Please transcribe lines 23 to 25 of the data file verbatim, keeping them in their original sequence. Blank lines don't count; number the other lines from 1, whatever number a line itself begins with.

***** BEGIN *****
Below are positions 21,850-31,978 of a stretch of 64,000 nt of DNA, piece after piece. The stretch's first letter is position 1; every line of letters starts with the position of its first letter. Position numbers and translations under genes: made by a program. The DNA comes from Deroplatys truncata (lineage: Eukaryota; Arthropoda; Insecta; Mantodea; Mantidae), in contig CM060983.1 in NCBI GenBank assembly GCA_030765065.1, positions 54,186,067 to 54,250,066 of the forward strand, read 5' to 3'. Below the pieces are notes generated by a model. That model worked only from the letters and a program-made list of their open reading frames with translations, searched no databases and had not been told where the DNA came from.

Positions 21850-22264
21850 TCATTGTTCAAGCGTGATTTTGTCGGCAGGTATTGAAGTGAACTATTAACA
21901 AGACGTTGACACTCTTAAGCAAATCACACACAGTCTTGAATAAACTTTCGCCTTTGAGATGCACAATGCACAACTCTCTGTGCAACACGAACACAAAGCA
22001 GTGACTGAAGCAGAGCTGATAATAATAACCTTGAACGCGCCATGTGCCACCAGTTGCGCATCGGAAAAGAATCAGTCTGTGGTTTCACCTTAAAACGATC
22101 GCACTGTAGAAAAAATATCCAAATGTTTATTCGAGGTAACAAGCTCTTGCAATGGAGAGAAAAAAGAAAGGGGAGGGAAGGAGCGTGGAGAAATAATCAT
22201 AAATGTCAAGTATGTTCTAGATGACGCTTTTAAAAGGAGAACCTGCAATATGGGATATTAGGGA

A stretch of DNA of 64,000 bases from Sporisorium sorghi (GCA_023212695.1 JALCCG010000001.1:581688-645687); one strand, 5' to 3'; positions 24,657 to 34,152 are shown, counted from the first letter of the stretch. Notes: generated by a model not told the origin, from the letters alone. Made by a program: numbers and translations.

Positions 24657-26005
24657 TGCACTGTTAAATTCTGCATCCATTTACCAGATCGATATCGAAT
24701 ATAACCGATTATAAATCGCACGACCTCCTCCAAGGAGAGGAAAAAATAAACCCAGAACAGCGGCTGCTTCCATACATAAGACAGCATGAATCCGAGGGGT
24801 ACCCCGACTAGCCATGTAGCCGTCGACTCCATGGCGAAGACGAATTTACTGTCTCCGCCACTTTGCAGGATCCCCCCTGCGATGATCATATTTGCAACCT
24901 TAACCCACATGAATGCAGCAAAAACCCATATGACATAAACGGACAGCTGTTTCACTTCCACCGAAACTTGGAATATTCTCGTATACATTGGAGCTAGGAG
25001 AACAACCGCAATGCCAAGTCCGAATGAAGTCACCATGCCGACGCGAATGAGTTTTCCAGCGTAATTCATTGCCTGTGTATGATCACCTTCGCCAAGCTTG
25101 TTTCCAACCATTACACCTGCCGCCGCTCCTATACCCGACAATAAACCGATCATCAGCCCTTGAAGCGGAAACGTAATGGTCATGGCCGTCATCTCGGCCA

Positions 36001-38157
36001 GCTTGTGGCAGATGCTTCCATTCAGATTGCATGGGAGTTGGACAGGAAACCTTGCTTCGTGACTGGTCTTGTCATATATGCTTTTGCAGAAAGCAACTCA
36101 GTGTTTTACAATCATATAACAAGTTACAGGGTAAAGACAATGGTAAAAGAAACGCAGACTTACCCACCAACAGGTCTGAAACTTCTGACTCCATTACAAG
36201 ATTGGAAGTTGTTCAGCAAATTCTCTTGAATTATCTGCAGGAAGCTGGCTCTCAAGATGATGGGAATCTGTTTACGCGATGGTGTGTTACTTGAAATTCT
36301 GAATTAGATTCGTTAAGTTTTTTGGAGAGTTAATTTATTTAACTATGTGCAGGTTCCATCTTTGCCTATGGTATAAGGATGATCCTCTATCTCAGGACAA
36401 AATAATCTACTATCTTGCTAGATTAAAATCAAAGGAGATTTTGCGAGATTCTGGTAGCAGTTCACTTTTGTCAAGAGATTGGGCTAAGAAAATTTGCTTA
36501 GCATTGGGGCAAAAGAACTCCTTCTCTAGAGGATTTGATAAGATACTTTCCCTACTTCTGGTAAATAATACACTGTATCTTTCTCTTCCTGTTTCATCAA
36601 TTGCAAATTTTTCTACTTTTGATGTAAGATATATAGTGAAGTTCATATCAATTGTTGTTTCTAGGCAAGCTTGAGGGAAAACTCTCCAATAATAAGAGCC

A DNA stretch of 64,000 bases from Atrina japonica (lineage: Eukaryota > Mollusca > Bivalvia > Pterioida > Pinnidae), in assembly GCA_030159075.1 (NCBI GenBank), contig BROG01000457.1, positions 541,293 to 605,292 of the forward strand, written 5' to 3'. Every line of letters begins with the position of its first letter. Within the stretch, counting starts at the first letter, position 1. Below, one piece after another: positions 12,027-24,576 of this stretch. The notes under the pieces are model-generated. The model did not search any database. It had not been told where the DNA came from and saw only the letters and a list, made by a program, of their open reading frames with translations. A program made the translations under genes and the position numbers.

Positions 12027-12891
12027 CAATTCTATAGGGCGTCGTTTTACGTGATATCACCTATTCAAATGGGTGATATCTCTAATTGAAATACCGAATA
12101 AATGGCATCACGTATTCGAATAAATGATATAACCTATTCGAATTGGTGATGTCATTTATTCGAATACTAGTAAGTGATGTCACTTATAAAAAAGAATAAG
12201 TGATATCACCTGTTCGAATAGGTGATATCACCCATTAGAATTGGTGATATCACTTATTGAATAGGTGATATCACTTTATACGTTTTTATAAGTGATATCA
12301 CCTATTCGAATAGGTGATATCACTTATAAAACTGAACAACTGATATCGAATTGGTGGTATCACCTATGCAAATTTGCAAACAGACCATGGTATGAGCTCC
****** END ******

36601 TTGCAAATTTTTCTACTTTTGATGTAAGATATATAGTGAAGTTCATATCAATTGTTGTTTCTAGGCAAGCTTGAGGGAAAACTCTCCAATAATAAGAGCC

A DNA stretch of 64,000 bases from Atrina japonica (lineage: Eukaryota > Mollusca > Bivalvia > Pterioida > Pinnidae), in assembly GCA_030159075.1 (NCBI GenBank), contig BROG01000457.1, positions 541,293 to 605,292 of the forward strand, written 5' to 3'. Every line of letters begins with the position of its first letter. Within the stretch, counting starts at the first letter, position 1. Below, one piece after another: positions 12,027-24,576 of this stretch. The notes under the pieces are model-generated. The model did not search any database. It had not been told where the DNA came from and saw only the letters and a list, made by a program, of their open reading frames with translations. A program made the translations under genes and the position numbers.

Positions 12027-12891